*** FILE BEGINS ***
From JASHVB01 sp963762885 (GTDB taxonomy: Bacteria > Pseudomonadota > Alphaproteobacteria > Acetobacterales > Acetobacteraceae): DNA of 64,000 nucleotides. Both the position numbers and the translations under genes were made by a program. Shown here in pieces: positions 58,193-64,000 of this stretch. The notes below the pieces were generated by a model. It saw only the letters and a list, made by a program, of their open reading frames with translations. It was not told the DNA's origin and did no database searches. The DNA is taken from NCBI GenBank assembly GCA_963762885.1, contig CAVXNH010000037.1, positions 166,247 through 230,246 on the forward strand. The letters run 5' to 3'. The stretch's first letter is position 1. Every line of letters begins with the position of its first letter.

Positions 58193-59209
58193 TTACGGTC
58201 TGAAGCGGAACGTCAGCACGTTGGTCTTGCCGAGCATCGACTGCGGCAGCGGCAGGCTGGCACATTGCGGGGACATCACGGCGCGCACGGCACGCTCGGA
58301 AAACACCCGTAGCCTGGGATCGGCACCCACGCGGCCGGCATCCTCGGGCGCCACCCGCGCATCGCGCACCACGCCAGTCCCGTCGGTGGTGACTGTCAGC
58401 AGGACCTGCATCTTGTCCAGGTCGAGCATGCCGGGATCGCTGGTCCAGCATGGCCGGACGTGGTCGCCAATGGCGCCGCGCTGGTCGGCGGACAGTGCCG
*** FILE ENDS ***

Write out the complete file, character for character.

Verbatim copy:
From JASHVB01 sp963762885 (GTDB taxonomy: Bacteria > Pseudomonadota > Alphaproteobacteria > Acetobacterales > Acetobacteraceae): DNA of 64,000 nucleotides. Both the position numbers and the translations under genes were made by a program. Shown here in pieces: positions 58,193-64,000 of this stretch. The notes below the pieces were generated by a model. It saw only the letters and a list, made by a program, of their open reading frames with translations. It was not told the DNA's origin and did no database searches. The DNA is taken from NCBI GenBank assembly GCA_963762885.1, contig CAVXNH010000037.1, positions 166,247 through 230,246 on the forward strand. The letters run 5' to 3'. The stretch's first letter is position 1. Every line of letters begins with the position of its first letter.

Positions 58193-59209
58193 TTACGGTC
58201 TGAAGCGGAACGTCAGCACGTTGGTCTTGCCGAGCATCGACTGCGGCAGCGGCAGGCTGGCACATTGCGGGGACATCACGGCGCGCACGGCACGCTCGGA
58301 AAACACCCGTAGCCTGGGATCGGCACCCACGCGGCCGGCATCCTCGGGCGCCACCCGCGCATCGCGCACCACGCCAGTCCCGTCGGTGGTGACTGTCAGC
58401 AGGACCTGCATCTTGTCCAGGTCGAGCATGCCGGGATCGCTGGTCCAGCATGGCCGGACGTGGTCGCCAATGGCGCCGCGCTGGTCGGCGGACAGTGCCG